Offerings of coins can be made by lighting candles and dipping the coin in the dripping wax and then attaching it to a board near one of the altars. Alternately, there are donation boxes for the various needs of the temple complex and the monks.


There are also bells for devotees to ring and candles kept burning with oil poured onto them by the faithful.


To the right side of the the main temple is a deck overlooking the city. The airport is visible on the nearer side of town (our temporary home is located a bit to the left of the runway).


Dogs have a particularly good time near temples in Thailand. They are willing to eat anything visitors drop or give to them and act as a pet/guard dog combo.


We ate lunch at the market near the bottom of the steps (and paid a higher price to do so, since the day was cooler on the mountain and though the food was not as good as the rest we’ve eaten).

A word about the roads: Driving up is an adventure. We caught a red truck by the Ford dealership near the old city’s north gate. We shared the back with 7 other people (so 9 total on the way up) and were part of a group of 13 on the way down (2 were in the truck’s cab). The road up to Wat Prathat Doi Suthep is three lanes so vehicles having trouble with the grade can go slower. At least that is the theory. In practice, everyone drives in the center, even around blind curves. And there are dozens and dozens of blind curves. Even swerving into oncoming traffic we were being passed by vehicles even farther over the center line.  On the way down a full-sized tour bus was stuck (with rocks under the wheels) on the final blind curve before the Wat. I hope it didn’t cause any other accidents as everyone was veering around it at speed to take the corner in the single remaining lane. Cyclists take on the mountain in high numbers, but I am not as brave as they are.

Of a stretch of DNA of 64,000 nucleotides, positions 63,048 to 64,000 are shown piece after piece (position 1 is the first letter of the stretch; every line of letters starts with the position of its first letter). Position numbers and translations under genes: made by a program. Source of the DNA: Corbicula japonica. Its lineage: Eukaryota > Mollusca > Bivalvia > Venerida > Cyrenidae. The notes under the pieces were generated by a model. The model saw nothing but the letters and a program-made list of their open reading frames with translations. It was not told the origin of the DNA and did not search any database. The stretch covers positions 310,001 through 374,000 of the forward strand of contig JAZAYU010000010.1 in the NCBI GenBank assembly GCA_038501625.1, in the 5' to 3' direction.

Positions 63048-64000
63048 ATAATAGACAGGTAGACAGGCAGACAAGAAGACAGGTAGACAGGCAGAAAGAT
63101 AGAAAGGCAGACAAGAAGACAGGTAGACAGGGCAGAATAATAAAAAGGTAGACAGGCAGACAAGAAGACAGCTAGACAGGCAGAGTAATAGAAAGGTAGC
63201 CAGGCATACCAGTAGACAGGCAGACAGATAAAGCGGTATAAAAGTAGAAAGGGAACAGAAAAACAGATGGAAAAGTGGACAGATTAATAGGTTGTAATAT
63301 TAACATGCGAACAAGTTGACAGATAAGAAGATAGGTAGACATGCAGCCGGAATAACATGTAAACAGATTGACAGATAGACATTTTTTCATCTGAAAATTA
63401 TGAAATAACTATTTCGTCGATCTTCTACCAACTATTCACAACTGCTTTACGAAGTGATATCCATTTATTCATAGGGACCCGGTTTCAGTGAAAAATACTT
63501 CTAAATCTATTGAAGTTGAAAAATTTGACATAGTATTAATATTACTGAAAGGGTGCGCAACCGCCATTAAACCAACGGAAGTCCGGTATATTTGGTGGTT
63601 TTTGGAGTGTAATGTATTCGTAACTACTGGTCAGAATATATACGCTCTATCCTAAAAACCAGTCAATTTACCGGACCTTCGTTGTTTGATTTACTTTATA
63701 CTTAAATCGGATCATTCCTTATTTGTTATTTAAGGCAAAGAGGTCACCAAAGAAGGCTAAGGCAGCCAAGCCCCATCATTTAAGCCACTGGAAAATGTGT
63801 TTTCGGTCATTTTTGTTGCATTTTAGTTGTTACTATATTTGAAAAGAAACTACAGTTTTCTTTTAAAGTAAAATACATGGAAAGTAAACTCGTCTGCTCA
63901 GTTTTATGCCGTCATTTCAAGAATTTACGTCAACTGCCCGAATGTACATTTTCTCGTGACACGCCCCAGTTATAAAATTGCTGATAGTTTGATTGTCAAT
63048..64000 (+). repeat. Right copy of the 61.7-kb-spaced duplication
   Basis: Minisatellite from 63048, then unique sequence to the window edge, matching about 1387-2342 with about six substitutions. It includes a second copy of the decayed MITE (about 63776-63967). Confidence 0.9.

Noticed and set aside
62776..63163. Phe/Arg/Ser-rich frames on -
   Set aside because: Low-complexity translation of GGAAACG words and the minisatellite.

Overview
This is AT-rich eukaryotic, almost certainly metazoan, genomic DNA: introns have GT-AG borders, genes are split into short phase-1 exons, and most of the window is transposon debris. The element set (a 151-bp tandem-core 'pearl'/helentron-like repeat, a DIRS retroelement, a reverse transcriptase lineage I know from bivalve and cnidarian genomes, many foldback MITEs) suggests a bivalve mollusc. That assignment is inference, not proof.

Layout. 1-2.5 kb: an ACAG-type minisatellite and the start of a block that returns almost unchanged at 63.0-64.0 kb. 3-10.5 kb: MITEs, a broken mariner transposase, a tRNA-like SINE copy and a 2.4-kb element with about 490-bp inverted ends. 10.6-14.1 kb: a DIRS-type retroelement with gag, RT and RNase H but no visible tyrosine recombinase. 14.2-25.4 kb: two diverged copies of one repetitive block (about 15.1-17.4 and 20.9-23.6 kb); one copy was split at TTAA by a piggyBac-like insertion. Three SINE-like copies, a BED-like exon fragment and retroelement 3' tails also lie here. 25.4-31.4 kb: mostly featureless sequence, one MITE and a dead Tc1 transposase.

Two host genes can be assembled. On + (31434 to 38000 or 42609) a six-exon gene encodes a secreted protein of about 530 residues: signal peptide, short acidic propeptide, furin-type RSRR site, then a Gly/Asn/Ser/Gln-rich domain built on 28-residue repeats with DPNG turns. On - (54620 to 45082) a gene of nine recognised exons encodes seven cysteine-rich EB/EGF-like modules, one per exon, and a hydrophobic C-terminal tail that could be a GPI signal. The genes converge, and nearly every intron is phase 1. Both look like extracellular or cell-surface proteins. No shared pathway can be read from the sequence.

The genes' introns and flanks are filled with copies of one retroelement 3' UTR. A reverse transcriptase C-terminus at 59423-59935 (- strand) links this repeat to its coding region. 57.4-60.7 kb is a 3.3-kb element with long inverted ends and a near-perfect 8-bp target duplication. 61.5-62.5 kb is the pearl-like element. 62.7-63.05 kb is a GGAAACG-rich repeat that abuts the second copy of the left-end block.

Daily Life in Chiang Mai

We’ve been in Chiang Mai almost two weeks, and are enjoying the relaxed pace. We generally wander around the city and sightsee in the morning and then head indoors during the hotter afternoon hours and head out again for some local eats at night.

Here is what we do for a lot of the day-to-day basics that people were asking questions about before we left:

Getting around: We walk because that is what we do. Here it is a bit more like hiking – sidewalks are usually narrow and uneven and are often filled with vendors (street food and otherwise, making it hard to go anywhere without wanting to sample barbecued fish, fried chicken, waffles, or fresh fruit), sleeping dogs, parked motorbikes, signs, trees, and electrical wires. Crosswalks are rare, so often we just do what everyone else does: watch for a gap in traffic, try to take into account motorbikes that appear from nowhere, and dart across to the other side. We can catch a red truck back to our apartment for about 60 baht ($2) from anywhere in the old city if we don’t feel like making the return on foot.

Cell phones: It took less than 15 minutes to walk into a DTAC store and equip our phones with local SIMs loaded with enough talk time and internet access for the month.

Water: What comes out of the faucet can be used for doing the dishes and brushing teeth. We drink and cook with bottled water, as locals do. Our apartment came with a case of water, but when we used the last of that yesterday we gathered up the bottles and spare change and went to the nearest bookcase-sized machine that sells filtered and purified water. On our street there are about half a dozen of them, and they charge a couple of cents per liter. I haven’t yet mastered the ability to switch out bottles while the water is still running; my skirt spent the afternoon drying in the window.

Laundry: Often paired with water machines are washers (and machines to allow you to top-up your calling cards and phone plans). The washers are fancier than what we had at our apartment in Seattle – we get to choose from many more settings, some a mystery. Mostly just flip the switch, hit start, and go. The previous person wanted their clothes to come out clean, so this load probably will too.

Fresh fruit & veggies: Just wander down the street and buy what you need! Dozens of vendors are in every direction, and in markets greengrocers are conveniently grouped together, making it easy to compare prices and selection.